Jennifer Herrera RN, Health Services Manager and Maternal, Child and Adolescent Health Division (MCAH) Coordinator, at the Santa Cruz County Department of Public Health, presented on the Nurse Family Partnership (NFP). The NFP is a nationally accredited program recently launched in Santa Cruz County to support low-income, first time mothers of any age in the community through arranged home-visits and personalized case management overseen by specially trained public health nurses. The national organization approved the implementation of the Santa Cruz County NFP program in February of 2017. The NFP aims to improve pregnancy outcomes, child development, and families’ economic self-sufficiency during the first two years of the child’s life. Substantial evidence has been gathered from three randomized control trials done in New York, Tennessee, and Colorado which found that outcomes of this program were the most successful when delivered by nurses. After NFP intervention, studies of participants from the original cohorts showed increased academic achievement, increased birth spacing, decreased hospitalizations, and decreased welfare assistance. Credentialed nurses possess a bachelor’s degree, a public health certification, and are required to attend a special, week-long training in Denver as a part of the national program. NFP nurses provide weekly and biweekly home visits to families and become an integral part of the mother’s life. Not only do these nurses provide health and development education, but they also serve as mentors and role models for first time mothers. Since its implementation, the NFP has successfully accepted referrals, enrolled clients, and set up an electronic health record to access data. Of the 159 currently received referrals, from prenatal services programs, schools, and NFP clinics, 95 were eligible and subsequently enrolled into the program with an 82% conversion rate from referral to enrollment.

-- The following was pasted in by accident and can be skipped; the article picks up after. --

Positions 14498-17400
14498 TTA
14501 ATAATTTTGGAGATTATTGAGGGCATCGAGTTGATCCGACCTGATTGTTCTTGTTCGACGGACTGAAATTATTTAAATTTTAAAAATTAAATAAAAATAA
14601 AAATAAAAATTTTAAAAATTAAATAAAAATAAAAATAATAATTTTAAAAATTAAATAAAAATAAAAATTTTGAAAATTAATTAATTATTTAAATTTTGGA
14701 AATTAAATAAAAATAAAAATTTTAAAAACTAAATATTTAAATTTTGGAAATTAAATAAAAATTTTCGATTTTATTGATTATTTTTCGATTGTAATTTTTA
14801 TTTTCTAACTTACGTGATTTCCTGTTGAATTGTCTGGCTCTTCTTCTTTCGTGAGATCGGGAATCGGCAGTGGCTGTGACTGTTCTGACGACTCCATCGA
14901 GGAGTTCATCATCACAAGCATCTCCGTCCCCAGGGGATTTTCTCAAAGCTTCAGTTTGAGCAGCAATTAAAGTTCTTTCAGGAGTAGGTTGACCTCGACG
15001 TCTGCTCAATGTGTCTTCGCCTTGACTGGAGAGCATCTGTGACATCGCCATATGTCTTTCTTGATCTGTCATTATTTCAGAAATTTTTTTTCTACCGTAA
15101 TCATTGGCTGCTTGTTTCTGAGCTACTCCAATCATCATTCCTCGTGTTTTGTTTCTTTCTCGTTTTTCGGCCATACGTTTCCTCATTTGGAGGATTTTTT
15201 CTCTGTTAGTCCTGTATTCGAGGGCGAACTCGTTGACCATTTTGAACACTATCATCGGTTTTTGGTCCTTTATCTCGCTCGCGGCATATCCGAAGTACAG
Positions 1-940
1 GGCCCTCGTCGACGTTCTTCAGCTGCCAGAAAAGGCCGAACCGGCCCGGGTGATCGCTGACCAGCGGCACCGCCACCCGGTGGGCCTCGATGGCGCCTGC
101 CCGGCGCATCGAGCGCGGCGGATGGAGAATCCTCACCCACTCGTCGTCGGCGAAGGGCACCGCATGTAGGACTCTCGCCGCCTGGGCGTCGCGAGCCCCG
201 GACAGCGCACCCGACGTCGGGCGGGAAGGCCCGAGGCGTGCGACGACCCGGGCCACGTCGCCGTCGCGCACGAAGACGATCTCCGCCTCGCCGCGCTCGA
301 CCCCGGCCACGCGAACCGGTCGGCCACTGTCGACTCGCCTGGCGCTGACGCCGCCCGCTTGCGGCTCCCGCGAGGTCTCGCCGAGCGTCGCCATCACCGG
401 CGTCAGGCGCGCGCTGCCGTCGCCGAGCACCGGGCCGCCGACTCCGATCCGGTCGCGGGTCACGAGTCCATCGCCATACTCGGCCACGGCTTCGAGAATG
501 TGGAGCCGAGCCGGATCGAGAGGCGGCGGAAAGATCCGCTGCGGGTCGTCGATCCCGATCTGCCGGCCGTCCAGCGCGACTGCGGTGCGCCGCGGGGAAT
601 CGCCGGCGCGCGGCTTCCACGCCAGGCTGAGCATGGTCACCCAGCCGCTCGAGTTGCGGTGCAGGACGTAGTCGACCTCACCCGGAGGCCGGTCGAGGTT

Salud Perinatal Update
Devon Francis, Director of Pediatrics at Salud Para La Gente, presented a perinatal update and highlighted recent activities within their Obstetrics (OB) program, lactation services, and pediatric services. One of the currently active programs is the Salud Diabetes and Pregnancy Program (SDP). This program standardizes the way OB providers treat pregnant patients with diabetes by systemizing screening methods and timing, nurse involvement, patient education, and data tracking. Salud is working to integrate these services into the clinic’s fabric and culture in a more efficient way by involving collaborative management between managers, HR, nurses, billing, and medical assistants. Salud is implementing the 9 Steps to Breastfeeding Friendly algorithm developed by the California Department of Public Health to create a breast-feeding friendly clinic. The guidelines intend to assist clinic staff and implement practices that protect, promote and support breastfeeding. Step 9, for example, explains the importance of having electronic health records that show how breast-feeding outcomes affect infant growth. This informs health care teams about future program planning, determines next steps, and is shared with local agencies. Compared to state data, Santa Cruz County showed the highest rates of breast feeding initiation in data collected from Dominican Hospital, Sutter Maternity and Surgery Center, and Watsonville Community Hospital. Dr. Francis also shared The Healthy Beginnings Pilot Clinic, an ongoing pediatric services project at Salud. This program offers a multidisciplinary clinic where patients can see a pediatric nurse, a lactation consultant, and a pediatrician in one visit. Additionally, Salud’s Moving Health Care Upstream approach encourages healthcare professionals to co-manage with community partners to address social determinants of health beyond medical care, including financial and legal support services. This year, Salud linked its OB patients to the Watsonville Law Center to address questions or issues about documentation status and MediCal coverage. Salud Para La Gente continues to collaborate extensively with community members and healthcare providers to promote accessible perinatal and pediatric care for families with a special focus in South county.